You are here: Home - Household Bills - News -

300,000 households could face £247 energy bill hike

0
Written by: Danielle Levy
29/03/2019
Households across the UK must prepare for higher energy bills unless they switch tariff or provider soon, new analysis has shown.

Close to 300,000 households across the UK will automatically be switched over to a more expensive default tariff during the second quarter of 2019, according to comparethemarket.

The comparison site pointed out that 235 fixed energy tariffs are coming to an end during the second quarter.

Unless the customer chooses to switch straight after the tariff ends, these will automatically roll over to a default tariff, which could cost UK households £72 million collectively.

Comparethemarket’s analysis of the fixed tariffs ending during the second quarter found that the average increase to energy bills is expected to be £247 per household, £54 more in comparison to the previous quarter.

The government’s energy price cap, which was introduced in January of this year, is due to increase on 1 April, pushing ‘default’ tariffs higher by an average of £117 for at least the next six months.

Comparethemarket estimates that the biggest hikes in energy costs will impact households whose tariffs ended in May, where the average annual energy bill increase will be £287.

However, April will see the greatest number of customers affected, with 136,000 households expected to move over to more expensive ‘default’ tariffs – at a combined cost of more than £33 million. This situation could be avoided if they switch to a cheaper tariff.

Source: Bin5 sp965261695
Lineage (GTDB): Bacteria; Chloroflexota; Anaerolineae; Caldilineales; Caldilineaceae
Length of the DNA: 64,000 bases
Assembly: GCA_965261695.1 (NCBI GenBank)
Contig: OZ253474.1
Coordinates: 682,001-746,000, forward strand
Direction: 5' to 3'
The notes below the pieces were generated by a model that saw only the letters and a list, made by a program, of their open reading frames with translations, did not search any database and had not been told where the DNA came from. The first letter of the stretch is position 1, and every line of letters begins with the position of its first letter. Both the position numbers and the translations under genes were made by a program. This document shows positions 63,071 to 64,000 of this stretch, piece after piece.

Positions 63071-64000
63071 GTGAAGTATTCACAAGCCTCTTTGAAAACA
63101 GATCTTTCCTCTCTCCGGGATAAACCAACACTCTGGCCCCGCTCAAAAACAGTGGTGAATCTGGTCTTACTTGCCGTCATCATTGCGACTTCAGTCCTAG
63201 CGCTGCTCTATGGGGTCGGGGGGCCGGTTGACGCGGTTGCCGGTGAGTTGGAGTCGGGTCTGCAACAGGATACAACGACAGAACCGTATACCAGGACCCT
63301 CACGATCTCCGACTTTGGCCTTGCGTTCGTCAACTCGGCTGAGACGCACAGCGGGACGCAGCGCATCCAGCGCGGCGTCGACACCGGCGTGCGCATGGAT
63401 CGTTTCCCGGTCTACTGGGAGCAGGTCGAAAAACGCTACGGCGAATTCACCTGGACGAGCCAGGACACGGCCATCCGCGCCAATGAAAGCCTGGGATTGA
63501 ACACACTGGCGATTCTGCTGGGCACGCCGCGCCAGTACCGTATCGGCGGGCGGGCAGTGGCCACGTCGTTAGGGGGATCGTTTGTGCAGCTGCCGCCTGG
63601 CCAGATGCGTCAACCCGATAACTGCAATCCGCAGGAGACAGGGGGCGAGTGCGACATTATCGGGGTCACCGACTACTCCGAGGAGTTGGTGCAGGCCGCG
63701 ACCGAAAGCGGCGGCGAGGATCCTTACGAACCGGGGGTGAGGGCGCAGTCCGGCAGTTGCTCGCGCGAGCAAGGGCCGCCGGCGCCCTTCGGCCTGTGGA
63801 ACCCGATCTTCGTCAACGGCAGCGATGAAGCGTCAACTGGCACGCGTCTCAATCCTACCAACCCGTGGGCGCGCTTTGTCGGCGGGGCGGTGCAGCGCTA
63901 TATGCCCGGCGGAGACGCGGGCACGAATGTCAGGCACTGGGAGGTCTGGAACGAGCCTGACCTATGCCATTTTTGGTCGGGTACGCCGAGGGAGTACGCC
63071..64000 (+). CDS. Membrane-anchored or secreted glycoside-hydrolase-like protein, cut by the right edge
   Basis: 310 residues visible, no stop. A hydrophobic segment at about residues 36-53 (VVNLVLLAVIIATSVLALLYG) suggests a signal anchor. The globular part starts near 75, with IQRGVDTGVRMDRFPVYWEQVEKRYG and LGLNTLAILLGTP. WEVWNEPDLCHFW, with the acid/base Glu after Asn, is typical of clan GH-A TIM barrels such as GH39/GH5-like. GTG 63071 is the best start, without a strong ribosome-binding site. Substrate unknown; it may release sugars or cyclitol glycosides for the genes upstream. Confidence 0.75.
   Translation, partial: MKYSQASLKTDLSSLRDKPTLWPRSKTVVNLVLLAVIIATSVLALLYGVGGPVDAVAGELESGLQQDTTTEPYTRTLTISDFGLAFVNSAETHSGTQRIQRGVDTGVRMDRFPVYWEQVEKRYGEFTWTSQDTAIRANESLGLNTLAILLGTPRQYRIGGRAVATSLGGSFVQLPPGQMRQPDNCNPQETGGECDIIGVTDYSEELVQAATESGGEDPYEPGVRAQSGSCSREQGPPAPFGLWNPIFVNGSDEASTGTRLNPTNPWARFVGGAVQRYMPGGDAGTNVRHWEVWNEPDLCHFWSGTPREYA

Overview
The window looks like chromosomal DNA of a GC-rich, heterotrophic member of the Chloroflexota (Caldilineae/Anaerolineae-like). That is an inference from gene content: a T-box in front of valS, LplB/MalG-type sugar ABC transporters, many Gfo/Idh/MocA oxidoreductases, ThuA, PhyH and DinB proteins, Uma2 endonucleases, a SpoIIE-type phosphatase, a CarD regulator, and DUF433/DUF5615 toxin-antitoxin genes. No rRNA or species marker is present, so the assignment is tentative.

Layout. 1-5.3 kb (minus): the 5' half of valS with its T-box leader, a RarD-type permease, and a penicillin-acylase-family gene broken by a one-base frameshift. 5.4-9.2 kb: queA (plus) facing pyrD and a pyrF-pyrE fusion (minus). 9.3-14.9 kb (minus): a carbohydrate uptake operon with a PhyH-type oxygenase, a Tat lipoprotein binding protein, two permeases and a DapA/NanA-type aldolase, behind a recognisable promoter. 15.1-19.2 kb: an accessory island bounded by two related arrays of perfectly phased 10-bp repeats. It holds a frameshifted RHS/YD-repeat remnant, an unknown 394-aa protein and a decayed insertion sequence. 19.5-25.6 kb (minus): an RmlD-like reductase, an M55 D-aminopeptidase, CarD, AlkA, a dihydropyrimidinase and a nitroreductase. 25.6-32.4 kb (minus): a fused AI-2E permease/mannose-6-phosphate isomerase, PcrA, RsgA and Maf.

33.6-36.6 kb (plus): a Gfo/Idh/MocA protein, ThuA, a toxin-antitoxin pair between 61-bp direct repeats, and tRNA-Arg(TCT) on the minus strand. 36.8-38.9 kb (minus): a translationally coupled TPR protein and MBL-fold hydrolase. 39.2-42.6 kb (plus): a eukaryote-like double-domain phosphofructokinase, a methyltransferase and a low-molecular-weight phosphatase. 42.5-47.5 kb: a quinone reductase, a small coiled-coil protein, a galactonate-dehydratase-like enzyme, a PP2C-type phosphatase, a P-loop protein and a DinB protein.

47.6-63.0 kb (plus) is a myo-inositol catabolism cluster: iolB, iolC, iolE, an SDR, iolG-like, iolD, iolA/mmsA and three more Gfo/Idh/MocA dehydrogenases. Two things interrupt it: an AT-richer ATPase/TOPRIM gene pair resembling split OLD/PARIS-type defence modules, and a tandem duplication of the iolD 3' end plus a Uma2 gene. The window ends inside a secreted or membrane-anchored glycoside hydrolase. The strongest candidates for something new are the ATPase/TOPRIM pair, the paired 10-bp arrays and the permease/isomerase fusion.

Perils of the price cap

Peter Earl, head of energy at comparethemarket, commented: “With 11 million energy customers already on a standard variable tariff and hundreds of thousands more set to be automatically rolled onto one, it’s clear that the price cap is doing little to solve the fundamental issue – that customers on these tariffs are overpaying for their energy.

“Many people thought the price cap would offer a safety net from unfair and regular price rises but the changes in wholesale energy markets have meant the opposite. The best course of action affected households can take is to find a cheaper alternative and secure a fixed priced tariff.”

There are 0 Comment(s)

If you wish to comment without signing in, click your cursor in the top box and tick the 'Sign in as a guest' box at the bottom.

Rail strikes: Your travel and refund rights

Thousands of railway workers will strike across three days this week, grinding much of the transport system to...

How your monthly bills could rise as the base rate reaches 1.25%

The Bank of England has raised the base rate to 1.25% as predicted – the fifth consecutive rise in just six ...

Low-income pensioner? You could gain £3k top-up

Hundreds of thousands of retirees struggling with a low income are missing out on Pension Credit worth £3,300...

What will happen if rates change

How your finances will be impacted by a rise in interest rates.

Regular Savings Calculator

Small regular contributions can build up nicely over time.

Online Savings Calculator

Work out how your online savings can build over time.

DIY investors: 10 common mistakes to avoid

For those without the help and experience of an adviser, here are 10 common DIY investor mistakes to avoid.

Mortgage down-valuations: Tips to avoid pulling out of a house sale

Down-valuations are on the rise. So, what does it mean for home buyers, and what can you do?

Five tips for surviving a bear market mauling

The S&P 500 has slipped into bear market territory and for UK investors, the FTSE 250 is also on the edge. Her...

Money Tips of the Week